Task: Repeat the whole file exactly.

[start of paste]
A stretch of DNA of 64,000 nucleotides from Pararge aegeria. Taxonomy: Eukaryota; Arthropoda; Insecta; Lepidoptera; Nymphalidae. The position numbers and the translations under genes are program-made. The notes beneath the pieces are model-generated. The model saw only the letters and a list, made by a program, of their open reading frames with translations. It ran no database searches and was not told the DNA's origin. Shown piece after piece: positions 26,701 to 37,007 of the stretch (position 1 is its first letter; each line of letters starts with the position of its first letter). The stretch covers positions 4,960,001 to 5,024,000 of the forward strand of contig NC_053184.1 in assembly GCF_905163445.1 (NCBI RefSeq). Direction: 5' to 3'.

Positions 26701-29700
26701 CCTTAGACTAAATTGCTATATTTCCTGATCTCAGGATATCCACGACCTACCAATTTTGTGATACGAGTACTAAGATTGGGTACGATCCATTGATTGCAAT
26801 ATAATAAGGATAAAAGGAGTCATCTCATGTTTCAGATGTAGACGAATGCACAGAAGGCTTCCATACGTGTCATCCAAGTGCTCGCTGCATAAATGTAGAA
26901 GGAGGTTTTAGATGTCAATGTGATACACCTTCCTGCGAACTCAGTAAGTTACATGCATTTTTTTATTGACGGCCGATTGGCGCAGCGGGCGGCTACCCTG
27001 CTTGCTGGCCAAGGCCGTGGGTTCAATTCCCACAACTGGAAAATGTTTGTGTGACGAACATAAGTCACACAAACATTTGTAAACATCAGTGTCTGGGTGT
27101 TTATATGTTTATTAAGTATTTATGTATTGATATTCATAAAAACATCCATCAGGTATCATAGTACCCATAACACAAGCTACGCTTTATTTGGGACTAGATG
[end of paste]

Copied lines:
A stretch of DNA of 64,000 nucleotides from Pararge aegeria. Taxonomy: Eukaryota; Arthropoda; Insecta; Lepidoptera; Nymphalidae. The position numbers and the translations under genes are program-made. The notes beneath the pieces are model-generated. The model saw only the letters and a list, made by a program, of their open reading frames with translations. It ran no database searches and was not told the DNA's origin. Shown piece after piece: positions 26,701 to 37,007 of the stretch (position 1 is its first letter; each line of letters starts with the position of its first letter). The stretch covers positions 4,960,001 to 5,024,000 of the forward strand of contig NC_053184.1 in assembly GCF_905163445.1 (NCBI RefSeq). Direction: 5' to 3'.

Positions 26701-29700
26701 CCTTAGACTAAATTGCTATATTTCCTGATCTCAGGATATCCACGACCTACCAATTTTGTGATACGAGTACTAAGATTGGGTACGATCCATTGATTGCAAT
26801 ATAATAAGGATAAAAGGAGTCATCTCATGTTTCAGATGTAGACGAATGCACAGAAGGCTTCCATACGTGTCATCCAAGTGCTCGCTGCATAAATGTAGAA
26901 GGAGGTTTTAGATGTCAATGTGATACACCTTCCTGCGAACTCAGTAAGTTACATGCATTTTTTTATTGACGGCCGATTGGCGCAGCGGGCGGCTACCCTG
27001 CTTGCTGGCCAAGGCCGTGGGTTCAATTCCCACAACTGGAAAATGTTTGTGTGACGAACATAAGTCACACAAACATTTGTAAACATCAGTGTCTGGGTGT
27101 TTATATGTTTATTAAGTATTTATGTATTGATATTCATAAAAACATCCATCAGGTATCATAGTACCCATAACACAAGCTACGCTTTATTTGGGACTAGATG